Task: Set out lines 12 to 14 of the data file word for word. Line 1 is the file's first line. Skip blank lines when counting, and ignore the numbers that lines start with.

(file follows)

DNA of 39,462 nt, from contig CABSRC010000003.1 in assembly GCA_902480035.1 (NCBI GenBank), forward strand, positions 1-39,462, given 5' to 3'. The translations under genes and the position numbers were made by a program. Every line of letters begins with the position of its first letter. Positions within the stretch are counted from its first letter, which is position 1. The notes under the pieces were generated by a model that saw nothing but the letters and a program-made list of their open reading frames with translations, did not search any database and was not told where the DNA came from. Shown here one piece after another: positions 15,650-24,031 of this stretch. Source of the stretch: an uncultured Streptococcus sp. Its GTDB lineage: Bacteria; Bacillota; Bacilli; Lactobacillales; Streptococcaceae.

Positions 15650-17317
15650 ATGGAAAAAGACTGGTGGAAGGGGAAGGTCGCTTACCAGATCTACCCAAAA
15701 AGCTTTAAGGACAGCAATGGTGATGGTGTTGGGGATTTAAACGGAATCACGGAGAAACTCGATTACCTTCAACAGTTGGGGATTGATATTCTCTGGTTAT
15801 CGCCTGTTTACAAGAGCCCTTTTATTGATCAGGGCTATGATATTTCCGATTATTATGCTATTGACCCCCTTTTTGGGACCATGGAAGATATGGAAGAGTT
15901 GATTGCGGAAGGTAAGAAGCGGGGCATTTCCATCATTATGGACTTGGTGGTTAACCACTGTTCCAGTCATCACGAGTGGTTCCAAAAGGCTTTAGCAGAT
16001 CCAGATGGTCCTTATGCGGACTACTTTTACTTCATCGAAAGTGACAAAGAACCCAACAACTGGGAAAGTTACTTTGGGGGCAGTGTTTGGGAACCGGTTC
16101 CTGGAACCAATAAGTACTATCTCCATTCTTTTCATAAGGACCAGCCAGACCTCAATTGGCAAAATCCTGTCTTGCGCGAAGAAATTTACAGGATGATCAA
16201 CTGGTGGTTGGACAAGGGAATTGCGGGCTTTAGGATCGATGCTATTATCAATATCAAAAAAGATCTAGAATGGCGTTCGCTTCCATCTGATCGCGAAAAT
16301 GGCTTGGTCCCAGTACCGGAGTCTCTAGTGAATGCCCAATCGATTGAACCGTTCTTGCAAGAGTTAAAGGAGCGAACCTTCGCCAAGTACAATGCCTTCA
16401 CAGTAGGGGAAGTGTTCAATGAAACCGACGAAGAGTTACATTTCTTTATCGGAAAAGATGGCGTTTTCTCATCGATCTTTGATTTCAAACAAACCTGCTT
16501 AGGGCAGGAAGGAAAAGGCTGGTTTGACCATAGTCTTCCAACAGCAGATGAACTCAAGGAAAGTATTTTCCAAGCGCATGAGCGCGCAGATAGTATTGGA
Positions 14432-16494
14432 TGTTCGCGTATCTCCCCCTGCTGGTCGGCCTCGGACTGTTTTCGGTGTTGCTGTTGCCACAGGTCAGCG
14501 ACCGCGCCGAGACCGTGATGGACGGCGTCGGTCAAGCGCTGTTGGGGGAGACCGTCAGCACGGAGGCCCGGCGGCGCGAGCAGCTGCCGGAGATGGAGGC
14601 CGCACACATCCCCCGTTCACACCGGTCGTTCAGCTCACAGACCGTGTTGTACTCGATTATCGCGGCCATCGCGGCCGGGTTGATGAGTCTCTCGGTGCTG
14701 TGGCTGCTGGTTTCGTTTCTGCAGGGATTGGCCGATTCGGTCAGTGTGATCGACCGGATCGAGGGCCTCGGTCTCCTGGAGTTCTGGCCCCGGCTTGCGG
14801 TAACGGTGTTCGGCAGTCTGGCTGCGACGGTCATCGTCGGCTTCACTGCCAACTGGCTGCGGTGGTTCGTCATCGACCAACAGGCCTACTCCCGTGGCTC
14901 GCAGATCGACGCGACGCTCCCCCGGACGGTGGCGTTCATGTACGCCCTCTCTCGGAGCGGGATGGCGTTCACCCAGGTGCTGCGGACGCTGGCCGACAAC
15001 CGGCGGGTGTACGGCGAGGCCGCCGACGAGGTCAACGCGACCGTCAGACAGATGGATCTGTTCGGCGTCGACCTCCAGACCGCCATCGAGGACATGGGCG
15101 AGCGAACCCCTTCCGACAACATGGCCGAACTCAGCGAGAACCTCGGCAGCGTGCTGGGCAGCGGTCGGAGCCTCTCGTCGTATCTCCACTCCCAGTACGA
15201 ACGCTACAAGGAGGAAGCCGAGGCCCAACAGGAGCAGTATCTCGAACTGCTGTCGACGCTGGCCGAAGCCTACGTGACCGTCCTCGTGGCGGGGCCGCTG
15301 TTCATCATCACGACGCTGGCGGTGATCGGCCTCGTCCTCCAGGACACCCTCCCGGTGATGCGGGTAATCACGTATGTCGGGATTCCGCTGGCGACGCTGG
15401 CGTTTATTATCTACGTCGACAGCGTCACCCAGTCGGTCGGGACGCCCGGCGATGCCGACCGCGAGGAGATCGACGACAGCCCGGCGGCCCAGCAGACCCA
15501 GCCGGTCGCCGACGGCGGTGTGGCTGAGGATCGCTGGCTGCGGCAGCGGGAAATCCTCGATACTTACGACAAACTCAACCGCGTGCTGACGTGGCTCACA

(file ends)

16501 AGGGCAGGAAGGAAAAGGCTGGTTTGACCATAGTCTTCCAACAGCAGATGAACTCAAGGAAAGTATTTTCCAAGCGCATGAGCGCGCAGATAGTATTGGA
Positions 14432-16494
14432 TGTTCGCGTATCTCCCCCTGCTGGTCGGCCTCGGACTGTTTTCGGTGTTGCTGTTGCCACAGGTCAGCG